Wall Street declines

Wall Street pulled back sharply today as investors dealt with disappointing earnings reports and renewed concerns about the mortgage lending market.

Wall Street pulled back sharply today as investors dealt with disappointing earnings reports and renewed concerns about the mortgage lending market.

The Dow Jones industrials fell more than 200 points.

DuPont Co. was the Dow's biggest loser after the chemical maker reported its second-quarter profit growth was flat, as improving sales abroad balanced the ongoing weakness in the US housing and automotive markets.

Fellow Dow component American Express Co. said late on Monday its quarterly profit climbed 12% on record card member spending.

However, the nation's third-largest credit card brand said cardholders are also shirking more payments.

Today's retreat was not surprising considering that the market's move into record territory came before profit reports were released in earnest.

Many investors bet that reports would be more upbeat than they have turned out to be. In addition, a profit warning from mortgage lender Countrywide Financial Corp. reminded investors that troubles in the subprime market persist.

The Dow gave up 226.47, or 1.62%, to 13,716.95. The drop was the average's biggest since March 13, when the Dow tumbled 242 points, also amid concerns that the subprime woes could infect the broader lending landscape.

Other major stock indicators also suffered steep declines. The Standard & Poor's 500 index shed 30.53, or 1.98 percent, to 1,511.04. The Nasdaq composite index lost 50.72, or 1.89%, closing at 2,639.86.

Declining issues outnumbered advancers by nearly 10 to one on the New York Stock Exchange, where volume came to almost two billion shares, compared with 1.52 billion on Monday.

Following the Dow's move last week in excess of 14,000 for the first time, it "seems logically like the market needs to have some profit-taking", said Joe Ranieri, managing director of US equity trading at Canaccord Adams.

The stock market will likely be driven by company earnings reports over the next two weeks, he said, as investors try to get a sense of how well corporate profits will hold up in the second half of the year.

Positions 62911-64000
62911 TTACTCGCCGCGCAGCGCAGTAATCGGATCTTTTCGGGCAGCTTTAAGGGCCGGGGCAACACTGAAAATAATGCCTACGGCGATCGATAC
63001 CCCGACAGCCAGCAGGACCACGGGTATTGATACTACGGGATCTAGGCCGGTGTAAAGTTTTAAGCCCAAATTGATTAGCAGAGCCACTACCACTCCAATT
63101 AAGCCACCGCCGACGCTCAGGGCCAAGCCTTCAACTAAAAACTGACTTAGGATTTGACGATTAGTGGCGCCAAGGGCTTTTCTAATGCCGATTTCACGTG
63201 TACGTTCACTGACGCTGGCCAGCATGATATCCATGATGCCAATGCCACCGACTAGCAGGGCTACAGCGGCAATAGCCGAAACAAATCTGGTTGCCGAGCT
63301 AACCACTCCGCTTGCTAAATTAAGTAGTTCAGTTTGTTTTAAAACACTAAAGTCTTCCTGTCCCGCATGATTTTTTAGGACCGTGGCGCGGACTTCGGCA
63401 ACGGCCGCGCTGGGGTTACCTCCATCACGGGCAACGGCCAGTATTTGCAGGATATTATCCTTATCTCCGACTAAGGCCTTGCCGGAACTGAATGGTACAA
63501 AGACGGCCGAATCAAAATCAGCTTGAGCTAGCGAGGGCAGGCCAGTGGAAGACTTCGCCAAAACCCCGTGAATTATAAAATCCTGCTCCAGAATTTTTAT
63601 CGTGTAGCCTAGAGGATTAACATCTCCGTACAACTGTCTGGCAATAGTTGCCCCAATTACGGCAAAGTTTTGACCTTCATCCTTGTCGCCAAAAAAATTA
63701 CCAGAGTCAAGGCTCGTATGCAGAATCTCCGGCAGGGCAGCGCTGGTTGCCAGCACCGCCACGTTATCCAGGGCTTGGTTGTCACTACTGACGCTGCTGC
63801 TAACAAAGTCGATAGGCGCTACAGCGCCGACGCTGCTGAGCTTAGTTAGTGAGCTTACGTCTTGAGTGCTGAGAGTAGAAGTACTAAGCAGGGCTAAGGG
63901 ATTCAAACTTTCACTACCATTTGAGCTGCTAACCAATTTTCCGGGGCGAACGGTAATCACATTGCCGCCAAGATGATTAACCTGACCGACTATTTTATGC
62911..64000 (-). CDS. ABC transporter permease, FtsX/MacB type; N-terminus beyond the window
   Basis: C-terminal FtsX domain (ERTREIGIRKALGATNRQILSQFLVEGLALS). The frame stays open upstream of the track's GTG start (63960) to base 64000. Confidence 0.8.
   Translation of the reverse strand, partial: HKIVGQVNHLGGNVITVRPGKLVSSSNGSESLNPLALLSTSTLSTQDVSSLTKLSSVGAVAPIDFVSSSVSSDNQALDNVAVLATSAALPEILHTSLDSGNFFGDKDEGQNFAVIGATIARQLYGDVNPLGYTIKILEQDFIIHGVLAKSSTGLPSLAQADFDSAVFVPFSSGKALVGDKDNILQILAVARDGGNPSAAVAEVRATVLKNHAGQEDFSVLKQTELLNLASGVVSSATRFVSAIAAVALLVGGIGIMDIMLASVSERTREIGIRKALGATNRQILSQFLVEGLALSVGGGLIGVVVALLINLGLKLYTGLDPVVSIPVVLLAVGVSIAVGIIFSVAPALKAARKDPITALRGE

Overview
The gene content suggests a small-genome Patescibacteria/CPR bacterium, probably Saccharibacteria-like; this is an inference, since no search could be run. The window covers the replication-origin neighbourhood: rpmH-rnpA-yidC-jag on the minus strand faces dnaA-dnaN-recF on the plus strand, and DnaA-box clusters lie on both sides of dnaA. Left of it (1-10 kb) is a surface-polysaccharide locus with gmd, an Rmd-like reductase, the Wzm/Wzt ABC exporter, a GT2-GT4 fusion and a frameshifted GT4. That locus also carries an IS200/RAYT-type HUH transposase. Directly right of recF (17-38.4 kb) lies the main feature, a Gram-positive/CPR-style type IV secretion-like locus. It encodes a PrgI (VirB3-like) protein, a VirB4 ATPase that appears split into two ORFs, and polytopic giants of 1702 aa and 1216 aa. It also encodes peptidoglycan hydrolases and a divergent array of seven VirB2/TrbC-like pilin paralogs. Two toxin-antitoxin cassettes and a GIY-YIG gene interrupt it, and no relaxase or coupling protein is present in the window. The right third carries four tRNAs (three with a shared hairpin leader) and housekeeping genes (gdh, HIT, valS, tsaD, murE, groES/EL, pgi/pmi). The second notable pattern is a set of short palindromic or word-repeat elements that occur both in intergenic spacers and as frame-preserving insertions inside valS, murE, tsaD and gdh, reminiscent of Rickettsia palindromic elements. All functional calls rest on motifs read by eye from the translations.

The steady flow of earnings reports dictated Wall Street's direction on Tuesday, after five back-and-forth sessions that saw markets rise one day only to fall the next.

The shifts may have seemed sharp at times. But Todd Leone, managing director of equity trading at Cowen & Co. noted that, as a percentage of the whole, 100-point swings in the Dow do not register the way they used to, when the index traded at less than 10,000.

"I think we're in a range here," he said. "The market doesn't know what it's looking for."

DuPont and American Express both sank after their earnings reports. DuPont tumbled $3.36, or 6.3%, to $49.90, while American Express dropped $3.49, or 5.4%, to $61.17.

McDonald's Corp., the world's largest restaurant chain, posted a loss after taking a charge for the sale of its Latin American outlets. Excluding that charge, it reported earnings per share that matched Wall Street expectations. The Dow stock fell 95 cents to $51.55.

Dow component AT&T reported a 61% increase in second-quarter earnings, lifted primarily by its buyout of BellSouth Corp

At the same time, the telecommunications company reported fewer activations of Apple Inc.'s iPhone than analysts expected when the much-touted device debuted just before the quarter's end.

AT&T shares fell 35 cents to $39.68, while Apple's stock dropped $8.81, or 6.1%, to $134.89. Apple is scheduled to report quarterly results on Wednesday.

In what is perhaps a signal to Wall Street of more woes to come in the mortgage lending market, Countrywide Financial posted sharply lower second-quarter profit and slashed its earnings forecast as mortgage banking earnings were cut in half. Its shares declined $3.56, or 10.5%, to $30.50.

The largest US mortgage lender is used as one of the barometers of the housing industry, which has continued to slump amid delinquencies and defaults in subprime loans, or those made to borrowers with weak credit.

The troubles among subprime mortgage lenders have periodically rattled Wall Street this year, leading to sudden plunges as investors feared that the sector's problems would spread to other parts of the economy.

The market has generally recovered in a short period of time, but as today's trading showed, it remains vulnerable to any bad news about mortgages or housing.

In other corporate news, Texas Instruments Inc. said late yesterday that profit fell from a year ago which was boosted by one-time gains. The largest supplier of chips used in mobile phones saw its shares lose $1.72, or 4.5%, to $36.46.

The Russell 2000 index of smaller companies dipped 23.76, or 2.84%, to 811.86.

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